A walk in the underground railway tunnels of Paris opens up a world of art to Sukanya Ramanujam

Think of Paris and you think of the Eiffel Tower, walking along the banks of the river Seine, admiring the classic buildings, sitting in a cafe on the left bank and watching the world go by. However, it is December and I have half a day. Absently, I follow a bunch of people down a staircase to the magnificent parallel world of the Parisian metro. The metro system is more than 100 years old and still expanding. I see new stations added in the last four years that I haven't been there. As I walk aimlessly, I come upon a dazzling mosaic frieze on the wall with the name of the station ‘Saint-Michel Notre Dame’ written on it. As I walk down the long corridor, I see more mosaic art — developed by Claude Marechal in the 1980s. I pull out my camera and start to photograph the mosaics.

Apart from being one of the oldest metro systems in the world, the Paris network also boasts some unique station designs — representative of the history of the location or local associations. One other feature I love about the metro is that around certain major stations you can walk your way from one station to another entirely by foot. You just have to pay attention to the signs! So I head to Cluny La Sorbonne, which I remember has a unique design. Located close to the Sorbonne, the vault of the station is decorated by a mosaic panel called ‘Les Oiseaux’ (The Birds). The ceiling also has mosaic signatures of some of the most famous personalities of France. I can make out Robespierre and Le Cardinal Richelieu; some signatures are squiggles, others look like mathematical equations. Once again, I bring out my camera. I change lines and take the train to Louvre Rivoli. Located close to the museum, it is also designed as an antechamber to the museum displaying works of art and other artifacts. I next visit Concorde, where the walls look like a giant has filled in a crossword puzzle with the alphabets spelling out the Declaration of the Rights of Man. This was the station that inspired Ezra Pound to write ‘In a station of the Metro’ in 1913. I next remember Arts et Metiers, located close to the museum of arts and crafts. This metro station is probably the most uniquely designed stop in the entire world. I am standing in a place that looks like a space capsule from a science fiction novel. The design was inspired by Nautilus, Captain Nemo's submarine from the Jules Vernes book, complete with portholes and massive levers on the ceiling.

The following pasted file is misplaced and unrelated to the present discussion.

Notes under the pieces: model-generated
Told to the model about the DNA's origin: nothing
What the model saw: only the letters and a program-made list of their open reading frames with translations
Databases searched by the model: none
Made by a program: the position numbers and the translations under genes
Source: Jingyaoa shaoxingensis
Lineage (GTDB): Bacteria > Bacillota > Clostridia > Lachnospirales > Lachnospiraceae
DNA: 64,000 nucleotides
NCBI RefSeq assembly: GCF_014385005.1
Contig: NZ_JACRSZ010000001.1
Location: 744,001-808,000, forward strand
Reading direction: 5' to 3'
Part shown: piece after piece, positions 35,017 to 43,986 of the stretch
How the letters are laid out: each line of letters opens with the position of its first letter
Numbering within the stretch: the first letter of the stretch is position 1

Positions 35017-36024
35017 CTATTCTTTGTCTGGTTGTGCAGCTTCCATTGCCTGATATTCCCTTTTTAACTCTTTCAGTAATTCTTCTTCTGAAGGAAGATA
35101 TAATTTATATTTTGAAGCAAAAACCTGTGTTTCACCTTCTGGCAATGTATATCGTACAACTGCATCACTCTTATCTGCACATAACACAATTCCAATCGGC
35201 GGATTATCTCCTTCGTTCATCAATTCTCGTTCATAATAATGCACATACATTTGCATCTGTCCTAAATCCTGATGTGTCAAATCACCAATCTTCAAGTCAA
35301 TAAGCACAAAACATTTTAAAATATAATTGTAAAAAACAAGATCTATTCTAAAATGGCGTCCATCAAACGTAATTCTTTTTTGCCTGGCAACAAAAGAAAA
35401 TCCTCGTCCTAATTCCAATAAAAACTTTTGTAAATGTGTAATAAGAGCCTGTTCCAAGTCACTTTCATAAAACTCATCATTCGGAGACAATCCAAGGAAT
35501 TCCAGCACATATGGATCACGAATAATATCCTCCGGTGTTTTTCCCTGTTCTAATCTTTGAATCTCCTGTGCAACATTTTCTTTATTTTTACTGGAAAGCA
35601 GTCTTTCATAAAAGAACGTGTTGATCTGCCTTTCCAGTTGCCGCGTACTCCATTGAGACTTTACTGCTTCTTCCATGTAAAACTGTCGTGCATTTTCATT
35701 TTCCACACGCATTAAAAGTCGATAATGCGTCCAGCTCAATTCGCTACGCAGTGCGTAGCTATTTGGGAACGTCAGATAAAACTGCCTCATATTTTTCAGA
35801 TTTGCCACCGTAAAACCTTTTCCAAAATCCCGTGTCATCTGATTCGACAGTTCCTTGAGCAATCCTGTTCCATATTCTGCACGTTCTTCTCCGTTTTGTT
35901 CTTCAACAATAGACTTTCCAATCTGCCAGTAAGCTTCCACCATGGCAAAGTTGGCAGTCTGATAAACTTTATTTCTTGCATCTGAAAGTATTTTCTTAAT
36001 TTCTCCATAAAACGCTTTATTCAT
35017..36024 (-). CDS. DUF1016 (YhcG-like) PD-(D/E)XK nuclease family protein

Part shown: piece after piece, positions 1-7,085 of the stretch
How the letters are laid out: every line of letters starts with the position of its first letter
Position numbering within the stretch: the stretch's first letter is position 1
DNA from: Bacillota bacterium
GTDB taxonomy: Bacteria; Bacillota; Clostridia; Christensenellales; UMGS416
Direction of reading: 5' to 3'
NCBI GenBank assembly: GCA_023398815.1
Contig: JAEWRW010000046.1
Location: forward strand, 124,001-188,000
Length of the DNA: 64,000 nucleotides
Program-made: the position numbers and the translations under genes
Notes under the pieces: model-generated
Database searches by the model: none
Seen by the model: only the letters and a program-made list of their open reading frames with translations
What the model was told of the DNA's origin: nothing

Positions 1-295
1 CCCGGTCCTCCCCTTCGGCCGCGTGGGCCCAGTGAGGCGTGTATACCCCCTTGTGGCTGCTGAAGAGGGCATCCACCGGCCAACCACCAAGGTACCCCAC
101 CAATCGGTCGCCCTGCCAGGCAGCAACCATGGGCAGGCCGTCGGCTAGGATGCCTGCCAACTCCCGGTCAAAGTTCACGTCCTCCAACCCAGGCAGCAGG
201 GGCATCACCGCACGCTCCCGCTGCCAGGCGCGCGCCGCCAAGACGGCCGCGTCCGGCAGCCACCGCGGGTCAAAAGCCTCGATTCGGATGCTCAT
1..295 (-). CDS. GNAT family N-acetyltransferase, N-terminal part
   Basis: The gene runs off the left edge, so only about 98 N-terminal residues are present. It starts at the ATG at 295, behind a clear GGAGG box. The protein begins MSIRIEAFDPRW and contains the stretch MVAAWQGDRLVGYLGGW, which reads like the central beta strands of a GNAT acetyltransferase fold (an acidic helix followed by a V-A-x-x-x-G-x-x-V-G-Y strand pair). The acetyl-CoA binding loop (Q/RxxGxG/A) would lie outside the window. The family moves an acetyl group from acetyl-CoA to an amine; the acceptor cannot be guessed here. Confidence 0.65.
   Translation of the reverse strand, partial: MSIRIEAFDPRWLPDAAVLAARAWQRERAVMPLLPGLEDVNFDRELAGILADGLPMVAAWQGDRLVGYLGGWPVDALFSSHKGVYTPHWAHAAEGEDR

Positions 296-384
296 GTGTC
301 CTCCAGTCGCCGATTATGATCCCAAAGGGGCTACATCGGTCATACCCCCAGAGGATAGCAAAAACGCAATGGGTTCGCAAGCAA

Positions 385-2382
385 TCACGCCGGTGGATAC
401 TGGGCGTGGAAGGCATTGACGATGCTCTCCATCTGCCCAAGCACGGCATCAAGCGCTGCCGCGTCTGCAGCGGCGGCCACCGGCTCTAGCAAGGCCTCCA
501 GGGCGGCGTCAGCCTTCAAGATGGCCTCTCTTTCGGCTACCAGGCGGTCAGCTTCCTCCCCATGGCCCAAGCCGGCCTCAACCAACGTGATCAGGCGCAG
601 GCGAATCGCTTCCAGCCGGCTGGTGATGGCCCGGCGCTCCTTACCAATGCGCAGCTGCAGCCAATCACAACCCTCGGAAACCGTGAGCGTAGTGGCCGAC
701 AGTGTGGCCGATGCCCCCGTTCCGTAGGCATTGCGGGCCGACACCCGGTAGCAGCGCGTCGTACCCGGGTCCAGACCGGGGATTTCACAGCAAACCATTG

The next station I head to is Pont Neuf - La Monnaie, close to the building that houses the Paris mint. True to the spirit of money, the station is decorated with coins. I am having more fun than I could have had in a museum but station hopping is proving to be tough work and I am more or less exhausted by now. I head to the last stop I can think of — Bastille. True to its name, the station has frescoes of images linked to the French Revolution. There is also a bit of graffiti but today’s graffiti is tomorrow’s art, so the French don't grudge it — especially on a fresco about the Revolution. I have spent roughly three hours underground and I feel I might turn into a mole if I stay any longer. Paris is the city of art but I have been reminded that in this city you don't have to head to a museum to experience art and history. You just have to take a ride in the metro.


Arm yourself with a free metro map and get a day-pass that gives you unlimited rides and RER network. If you plan to stay at the city centre, a ticket covering zones 1-3 will be sufficient. Alternatively, you can get a Paris Visite pass (For 1,2,3 or 5 days) that also covers the bus network, with discounts at various attractions.